At the budget hearings, testimony also came from members of the labor unions, users of the Sellwood Community Center, which is also slated to be closed, members of the Portland Parks Board, Democratic Socialists, making the strong argument that cuts to the Parks Budget will have a disproportionate impact on families with young children, women and people of color across the City. Many strongly object to the City’s budgeting priorities, some arguing that funds spent on budget items such as police should be redirected to the Parks Budget. The idea of a Parks District has also been mentioned, with advocates pointing to the model of Seattle’s Parks District. For instance, Parks Director Mike Abette mentioned the concept at a City Club forum on Portland’s City Form of Government on Feb. 23, 2019. In interviews about his budget, Mayor Wheeler has mentioned “new operating models.”

The concept to put a pool at Charles Jordan Community Center appears to many community observers and advocates to be lacking in details and substance.

A late 2018 analysis by the City of Portland Budget Office said that it would take at least five years for construction of a new pool and would require intensive public outreach. That outreach has not begun, nor are there things like engineering studies, etc. (Although Parks confirmed a pool will fit, and that they are aware of the existence of the Peninsula Train Tunnel.)

However, the idea is one that the community should consider and respond to in ways that are specific and grounded in real needs. If you think this could be a good idea for you, but doubt it will happen, let them know so and why. If you don’t know enough to know whether it’s a good idea, let them know what you want to know. If you think it’s a terrible idea, let them know – and why.

On Tuesday, April 30, Rachel Burdon (Friends of Columbia Park), Beth Staus (Arbor Lodge Neighborhood Association) and Mary-Margaret Wheeler-Weber (Portsmouth Neighborhood Association) met with Parks and Nick Fish’s staff and shared a summary of concerns and questions that had been heard (if these concerns are not inclusive of yours, please let us know). Adena Long said they would work to provide answers. Not a whole lot came out of the meeting itself that moves the dial, but it did seem like there was openness to the questions posed. Parks and Fish were invited to hold a community forum at some point, but have yet not committed.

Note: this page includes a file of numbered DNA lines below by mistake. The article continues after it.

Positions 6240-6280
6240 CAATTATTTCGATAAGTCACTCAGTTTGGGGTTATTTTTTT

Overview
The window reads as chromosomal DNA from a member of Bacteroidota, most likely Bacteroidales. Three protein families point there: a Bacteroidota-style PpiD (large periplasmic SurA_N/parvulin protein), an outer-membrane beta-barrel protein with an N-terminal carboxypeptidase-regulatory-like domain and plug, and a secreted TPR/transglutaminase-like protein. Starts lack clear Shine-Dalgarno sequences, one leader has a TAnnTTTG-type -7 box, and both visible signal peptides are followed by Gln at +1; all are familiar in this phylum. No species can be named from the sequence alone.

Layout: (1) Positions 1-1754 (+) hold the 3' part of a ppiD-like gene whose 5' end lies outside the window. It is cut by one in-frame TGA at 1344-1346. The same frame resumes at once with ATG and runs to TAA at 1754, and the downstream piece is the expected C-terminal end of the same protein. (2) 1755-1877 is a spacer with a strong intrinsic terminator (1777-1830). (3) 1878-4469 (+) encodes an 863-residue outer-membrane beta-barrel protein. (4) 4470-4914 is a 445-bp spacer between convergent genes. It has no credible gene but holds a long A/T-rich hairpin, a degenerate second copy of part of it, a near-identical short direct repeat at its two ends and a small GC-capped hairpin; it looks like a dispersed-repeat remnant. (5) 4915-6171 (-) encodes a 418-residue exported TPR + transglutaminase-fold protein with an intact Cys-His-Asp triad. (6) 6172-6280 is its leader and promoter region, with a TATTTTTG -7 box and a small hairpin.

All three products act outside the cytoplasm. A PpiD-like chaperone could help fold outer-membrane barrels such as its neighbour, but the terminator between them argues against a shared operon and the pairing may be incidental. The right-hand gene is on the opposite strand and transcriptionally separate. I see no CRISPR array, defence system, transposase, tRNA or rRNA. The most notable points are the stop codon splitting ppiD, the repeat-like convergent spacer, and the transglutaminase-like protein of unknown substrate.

This isn’t going to be a short struggle, but we’re all in this together.

April 29

Commissioner Fish is committed to a pool at Charles Jordan via system development charges. There are certainly a lot of questions on this, and there is concern that a pool isn’t really viable there. We hope to have more information in the next few days after meeting with Commissioner Fish’s office.

However, some neighbors don’t want a pool at Charles Jordan at all and want to keep Columbia Pool in operation. Until more is known about what can be done at Charles Jordan, the future here is a bit murky. If Charles Jordan is a no-go, a renovation at Columbia Pool would be the push. The city has funds for capital improvements but not maintenance. Otherwise, if Charles Jordan does move forward, the city likely wants very little to do with Columbia Pool, and it would be up to an external group to take over its operation and management.

Mayor Wheeler will release their budget on May 1st, so we’ll find out where the Mayor stands on funding for Columbia Pool very soon. The Mayor might be keen on trying to keep Columbia Pool open longer than Fish’s proposed 1 year of bridge funding or maybe he’ll be looking at closing it now.